July 19 online program covers effective ways to feed fish
A Texas A&M AgriLife Extension Service The July 19 webinar will cover various ways to develop and maintain a healthy food chain for feeding fish.
Registration is $35 and can be completed at https://tx.ag/FeedingYourPond. The program will be from 6 p.m. to 7 p.m.
Pay with a credit card to receive immediate instructions for accessing the webinar. Once registration and payment is complete, attendees will receive an email containing a receipt, registration confirmation, and instructions for accessing the webinar.
The webinar program will provide strategies for “feeding” your pond to raise bigger, more abundant fish, said Todd Sink, Ph.D., AgriLife Extension aquaculture specialist and director of the AgriLife Extension Aquatic Diagnostic LaboratoryBryan-College Station.
Strategies for feeding fish
Feeding a pond can mean different things depending on the owner’s goals and budget, Sink said. Strategies can range from fertilization programs to boost primary productivity and food production to literal fish diets and fish feeding.
The webinar will cover fertilization strategies that can accelerate pond food chain production as well as fish nutrition, diets, forage fish, and additional shellfish storage. What pond owners should and shouldn’t feed fish to maximize growth based on species and management goals will also be covered, as well as when to feed and fertilize, he said. declared.
“It will focus on the most economical ways to achieve individual pond owner goals,” Sink said. “You can spend a lot of money trying to breed trophy fish in an established pond without getting much profit. But there are ways to pay less and earn more. If you have the money and you want to go further, there are strategies that are more expensive but can also deliver big results.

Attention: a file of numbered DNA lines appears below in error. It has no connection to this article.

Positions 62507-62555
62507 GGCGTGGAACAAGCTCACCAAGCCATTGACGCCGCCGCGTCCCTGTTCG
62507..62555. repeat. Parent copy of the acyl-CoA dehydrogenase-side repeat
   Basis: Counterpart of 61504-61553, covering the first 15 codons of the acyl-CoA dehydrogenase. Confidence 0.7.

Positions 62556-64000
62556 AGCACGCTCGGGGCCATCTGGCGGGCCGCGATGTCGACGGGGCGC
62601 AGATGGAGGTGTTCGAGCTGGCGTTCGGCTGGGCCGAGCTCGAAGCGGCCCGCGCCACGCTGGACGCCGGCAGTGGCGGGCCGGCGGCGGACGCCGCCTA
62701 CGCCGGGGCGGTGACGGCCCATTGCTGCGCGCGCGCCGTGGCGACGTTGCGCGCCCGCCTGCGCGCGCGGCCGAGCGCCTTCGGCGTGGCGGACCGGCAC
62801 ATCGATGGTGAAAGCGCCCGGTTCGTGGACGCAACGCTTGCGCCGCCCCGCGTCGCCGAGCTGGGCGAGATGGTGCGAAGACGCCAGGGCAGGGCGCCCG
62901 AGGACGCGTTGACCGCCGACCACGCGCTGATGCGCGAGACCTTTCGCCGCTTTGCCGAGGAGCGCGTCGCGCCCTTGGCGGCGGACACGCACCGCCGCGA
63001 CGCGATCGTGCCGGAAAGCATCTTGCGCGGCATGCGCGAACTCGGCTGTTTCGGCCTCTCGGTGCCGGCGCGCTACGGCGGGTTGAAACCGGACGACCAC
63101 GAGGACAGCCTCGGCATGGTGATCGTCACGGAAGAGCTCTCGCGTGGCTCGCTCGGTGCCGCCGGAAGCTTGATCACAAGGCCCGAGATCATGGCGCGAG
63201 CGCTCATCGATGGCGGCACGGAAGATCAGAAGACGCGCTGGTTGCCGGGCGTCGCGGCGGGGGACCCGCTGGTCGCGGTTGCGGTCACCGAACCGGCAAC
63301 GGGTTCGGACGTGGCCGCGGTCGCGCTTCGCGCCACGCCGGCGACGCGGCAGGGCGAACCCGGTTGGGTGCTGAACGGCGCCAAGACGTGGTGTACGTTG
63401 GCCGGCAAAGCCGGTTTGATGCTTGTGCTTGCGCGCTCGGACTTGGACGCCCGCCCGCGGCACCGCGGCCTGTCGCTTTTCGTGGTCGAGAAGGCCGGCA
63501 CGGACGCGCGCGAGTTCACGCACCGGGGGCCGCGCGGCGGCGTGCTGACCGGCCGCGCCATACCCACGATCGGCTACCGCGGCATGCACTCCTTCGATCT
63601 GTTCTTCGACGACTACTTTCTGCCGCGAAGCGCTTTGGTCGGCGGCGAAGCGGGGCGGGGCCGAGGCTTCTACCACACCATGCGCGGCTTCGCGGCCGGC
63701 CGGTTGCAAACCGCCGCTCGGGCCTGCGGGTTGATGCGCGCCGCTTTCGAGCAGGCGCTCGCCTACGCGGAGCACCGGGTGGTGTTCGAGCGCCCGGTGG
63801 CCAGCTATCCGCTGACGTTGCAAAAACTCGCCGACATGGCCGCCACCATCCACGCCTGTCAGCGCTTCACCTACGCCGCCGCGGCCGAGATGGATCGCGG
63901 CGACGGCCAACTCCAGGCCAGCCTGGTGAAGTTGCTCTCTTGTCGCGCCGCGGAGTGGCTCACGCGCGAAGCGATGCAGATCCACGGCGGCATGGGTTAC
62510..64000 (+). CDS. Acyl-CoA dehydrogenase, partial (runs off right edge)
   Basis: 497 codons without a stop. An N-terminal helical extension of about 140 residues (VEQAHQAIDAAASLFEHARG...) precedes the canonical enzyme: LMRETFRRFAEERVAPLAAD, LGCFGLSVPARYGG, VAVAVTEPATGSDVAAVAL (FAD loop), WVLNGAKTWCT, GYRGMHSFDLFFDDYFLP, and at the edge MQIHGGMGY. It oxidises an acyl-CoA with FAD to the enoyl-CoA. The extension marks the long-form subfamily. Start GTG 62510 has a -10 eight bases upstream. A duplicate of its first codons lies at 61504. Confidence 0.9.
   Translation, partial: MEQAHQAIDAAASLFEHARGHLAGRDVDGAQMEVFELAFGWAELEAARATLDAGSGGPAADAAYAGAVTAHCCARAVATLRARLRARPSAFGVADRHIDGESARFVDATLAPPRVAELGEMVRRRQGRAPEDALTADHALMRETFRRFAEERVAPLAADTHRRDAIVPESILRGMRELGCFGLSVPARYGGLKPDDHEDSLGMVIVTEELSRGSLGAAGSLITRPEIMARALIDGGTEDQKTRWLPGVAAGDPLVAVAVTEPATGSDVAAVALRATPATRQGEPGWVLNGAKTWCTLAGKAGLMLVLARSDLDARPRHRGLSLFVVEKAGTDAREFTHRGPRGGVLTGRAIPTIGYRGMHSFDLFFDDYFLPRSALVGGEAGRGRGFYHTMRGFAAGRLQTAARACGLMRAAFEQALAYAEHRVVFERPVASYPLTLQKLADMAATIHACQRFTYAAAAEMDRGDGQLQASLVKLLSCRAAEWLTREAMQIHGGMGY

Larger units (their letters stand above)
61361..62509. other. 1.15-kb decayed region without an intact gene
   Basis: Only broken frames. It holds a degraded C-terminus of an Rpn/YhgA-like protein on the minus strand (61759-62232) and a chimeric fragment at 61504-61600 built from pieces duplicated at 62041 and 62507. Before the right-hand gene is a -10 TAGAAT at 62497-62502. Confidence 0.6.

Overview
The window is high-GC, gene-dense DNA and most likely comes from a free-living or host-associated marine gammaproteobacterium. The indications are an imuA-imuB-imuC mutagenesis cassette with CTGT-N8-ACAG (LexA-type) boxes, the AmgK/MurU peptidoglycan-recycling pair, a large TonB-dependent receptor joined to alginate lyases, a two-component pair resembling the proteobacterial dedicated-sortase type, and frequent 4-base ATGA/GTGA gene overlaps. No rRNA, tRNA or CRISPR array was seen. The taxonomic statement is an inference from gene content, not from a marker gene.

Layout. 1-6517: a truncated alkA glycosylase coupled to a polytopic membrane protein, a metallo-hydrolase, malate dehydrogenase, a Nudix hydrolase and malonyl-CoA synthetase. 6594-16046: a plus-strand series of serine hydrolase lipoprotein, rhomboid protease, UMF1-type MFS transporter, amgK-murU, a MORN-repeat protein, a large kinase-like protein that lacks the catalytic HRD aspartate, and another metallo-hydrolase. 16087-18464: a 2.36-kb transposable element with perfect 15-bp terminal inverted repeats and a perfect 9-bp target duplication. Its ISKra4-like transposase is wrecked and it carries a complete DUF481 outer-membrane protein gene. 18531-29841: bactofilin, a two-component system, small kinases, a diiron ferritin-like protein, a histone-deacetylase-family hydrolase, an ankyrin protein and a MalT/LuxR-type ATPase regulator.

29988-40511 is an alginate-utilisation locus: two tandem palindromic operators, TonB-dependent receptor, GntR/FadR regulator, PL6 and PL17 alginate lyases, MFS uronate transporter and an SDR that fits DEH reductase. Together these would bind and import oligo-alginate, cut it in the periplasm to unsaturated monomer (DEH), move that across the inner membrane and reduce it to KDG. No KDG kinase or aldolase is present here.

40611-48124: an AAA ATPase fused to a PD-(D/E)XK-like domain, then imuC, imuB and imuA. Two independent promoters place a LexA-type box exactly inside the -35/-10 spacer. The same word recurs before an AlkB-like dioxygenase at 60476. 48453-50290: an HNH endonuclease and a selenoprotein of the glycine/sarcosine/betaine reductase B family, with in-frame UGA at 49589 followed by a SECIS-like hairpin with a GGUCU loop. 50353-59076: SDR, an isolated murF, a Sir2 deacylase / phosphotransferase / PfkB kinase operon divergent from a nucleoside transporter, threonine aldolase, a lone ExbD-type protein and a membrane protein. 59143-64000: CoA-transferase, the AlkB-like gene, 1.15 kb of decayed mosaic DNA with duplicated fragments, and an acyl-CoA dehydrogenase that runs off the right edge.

Provide nutrition for fish production goals
The webinar will cover the nutritional needs within the pond food chain and compare the different options with an economic analysis for each. Pond owners invest a wide range in feeding the fish in their pond, including stocking forage fish like blue gills, tilapia or freshwater crayfish and shrimp or using supplemental commercial feeds.
“We never really discuss the numbers behind the different methods,” he said. “So this will compare systems and what produces the best return for the dollars spent, whether you want bigger fish or more fish.”
There will be a 30-minute question and answer period following the presentation to address specific scenarios for attendees and their ponds.
“It’s a good topic for pond owners who want to look at their options from an economic perspective,” he said. “Establishing a good food chain in our ponds is something we can plan for all year round.”